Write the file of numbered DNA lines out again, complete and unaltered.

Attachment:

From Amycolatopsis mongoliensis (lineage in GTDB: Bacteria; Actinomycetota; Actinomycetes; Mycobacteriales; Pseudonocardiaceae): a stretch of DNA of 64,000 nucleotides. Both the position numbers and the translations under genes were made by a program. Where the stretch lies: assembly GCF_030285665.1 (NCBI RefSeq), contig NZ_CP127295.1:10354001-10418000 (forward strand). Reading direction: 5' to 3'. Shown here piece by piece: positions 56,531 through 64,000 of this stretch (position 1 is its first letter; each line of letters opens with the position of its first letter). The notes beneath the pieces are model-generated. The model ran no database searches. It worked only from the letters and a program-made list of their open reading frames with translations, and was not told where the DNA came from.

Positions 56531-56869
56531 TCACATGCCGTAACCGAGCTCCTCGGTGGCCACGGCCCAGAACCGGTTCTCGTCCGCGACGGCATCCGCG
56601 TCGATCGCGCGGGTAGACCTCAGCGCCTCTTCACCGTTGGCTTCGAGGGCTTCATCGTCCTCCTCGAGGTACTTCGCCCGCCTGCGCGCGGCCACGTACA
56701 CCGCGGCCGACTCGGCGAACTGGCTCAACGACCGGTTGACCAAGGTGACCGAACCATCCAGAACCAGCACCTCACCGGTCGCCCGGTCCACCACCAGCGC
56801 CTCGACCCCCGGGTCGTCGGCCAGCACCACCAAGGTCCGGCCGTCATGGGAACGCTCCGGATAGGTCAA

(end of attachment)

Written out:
From Amycolatopsis mongoliensis (lineage in GTDB: Bacteria; Actinomycetota; Actinomycetes; Mycobacteriales; Pseudonocardiaceae): a stretch of DNA of 64,000 nucleotides. Both the position numbers and the translations under genes were made by a program. Where the stretch lies: assembly GCF_030285665.1 (NCBI RefSeq), contig NZ_CP127295.1:10354001-10418000 (forward strand). Reading direction: 5' to 3'. Shown here piece by piece: positions 56,531 through 64,000 of this stretch (position 1 is its first letter; each line of letters opens with the position of its first letter). The notes beneath the pieces are model-generated. The model ran no database searches. It worked only from the letters and a program-made list of their open reading frames with translations, and was not told where the DNA came from.

Positions 56531-56869
56531 TCACATGCCGTAACCGAGCTCCTCGGTGGCCACGGCCCAGAACCGGTTCTCGTCCGCGACGGCATCCGCG
56601 TCGATCGCGCGGGTAGACCTCAGCGCCTCTTCACCGTTGGCTTCGAGGGCTTCATCGTCCTCCTCGAGGTACTTCGCCCGCCTGCGCGCGGCCACGTACA
56701 CCGCGGCCGACTCGGCGAACTGGCTCAACGACCGGTTGACCAAGGTGACCGAACCATCCAGAACCAGCACCTCACCGGTCGCCCGGTCCACCACCAGCGC
56801 CTCGACCCCCGGGTCGTCGGCCAGCACCACCAAGGTCCGGCCGTCATGGGAACGCTCCGGATAGGTCAA